Students are invited to investigate the phenomena of fish kills in Hood Canal (Puget Sound). This week-long curriculum integrates ideas from biology, chemistry, and physics in a marine context, introduces students to coding, and concludes with developing a conceptual model of why fish kills occur.
Level: Middle School
Estimated Time: Five 50-minute class periods
This activity guides students through coastal sedimentation of the past, present, and future. Students will learn to read a sediment record as a story of past coastal migration due to sea level fluctuations (Part 1). Students will also estimate modern sediment transport visually and mathematically and hypothesize why discrepancies between theoretical predictions and real observations exist (Part 2). Finally, students will apply newly learned theories and their hypothesis by predicting how coastal environments may change in the future in response to a variety of stressors such as damn installation and climate change (Part 3).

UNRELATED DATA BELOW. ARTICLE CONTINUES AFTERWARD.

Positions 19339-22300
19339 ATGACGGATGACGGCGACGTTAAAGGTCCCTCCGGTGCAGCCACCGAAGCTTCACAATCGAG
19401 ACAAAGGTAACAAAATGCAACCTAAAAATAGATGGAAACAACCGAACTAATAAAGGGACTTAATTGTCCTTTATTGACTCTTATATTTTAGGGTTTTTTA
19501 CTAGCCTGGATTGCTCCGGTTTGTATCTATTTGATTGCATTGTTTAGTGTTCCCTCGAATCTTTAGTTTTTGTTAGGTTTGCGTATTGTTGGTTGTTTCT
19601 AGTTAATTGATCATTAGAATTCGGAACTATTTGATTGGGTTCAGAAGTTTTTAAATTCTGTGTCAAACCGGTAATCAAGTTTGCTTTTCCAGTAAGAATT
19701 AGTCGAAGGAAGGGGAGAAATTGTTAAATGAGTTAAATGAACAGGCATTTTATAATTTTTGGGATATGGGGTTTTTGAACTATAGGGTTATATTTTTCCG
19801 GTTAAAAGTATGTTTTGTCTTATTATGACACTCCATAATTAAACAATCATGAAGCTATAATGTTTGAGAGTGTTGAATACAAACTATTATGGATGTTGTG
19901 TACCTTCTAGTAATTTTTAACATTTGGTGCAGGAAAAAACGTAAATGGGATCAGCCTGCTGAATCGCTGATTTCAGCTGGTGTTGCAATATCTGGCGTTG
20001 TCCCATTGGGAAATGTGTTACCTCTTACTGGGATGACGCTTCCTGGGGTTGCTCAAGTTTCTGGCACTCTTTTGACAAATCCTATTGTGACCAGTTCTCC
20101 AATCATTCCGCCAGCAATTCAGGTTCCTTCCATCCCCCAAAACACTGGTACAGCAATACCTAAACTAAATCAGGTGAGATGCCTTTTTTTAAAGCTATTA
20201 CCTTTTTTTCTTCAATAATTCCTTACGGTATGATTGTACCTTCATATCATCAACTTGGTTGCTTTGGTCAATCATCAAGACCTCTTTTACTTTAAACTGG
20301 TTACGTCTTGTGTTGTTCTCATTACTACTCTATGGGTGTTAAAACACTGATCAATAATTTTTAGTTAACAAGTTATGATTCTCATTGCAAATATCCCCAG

Estimated Time: 2 hours in class, 1 hour out of class
This activity guides students through quantitative analysis of real nearshore sedimentation data from Washington State’s continental shelf. Students should have previously learned the theory behind critical shear stress as it applies to sediment transport in the benthic boundary layer. In this activity, the students will apply these theories to predict sediment transport along a continual shelf. Students will ultimately create a connection between these seemingly abstract theories and the stability of coastal communities.
Level: Undergraduate (Junior/Senior)
Estimated Time: 1.5 hours in class
This activity teaches students how to read a coastline and surmise what processes control the shoreline morphology. Students will work through a jigsaw activity to learn how waves transform and drive sediment transport and control coastline stability (Part 1). Students will also learn how waves, tides, and river processes control delta formation and surface expression (Part 2). Finally, students will apply what they learned by looking at real shorelines and hypothesizing what processes must have shaped these environments (Part 3).
Estimated Time: 2 hours in class, 30 min out of class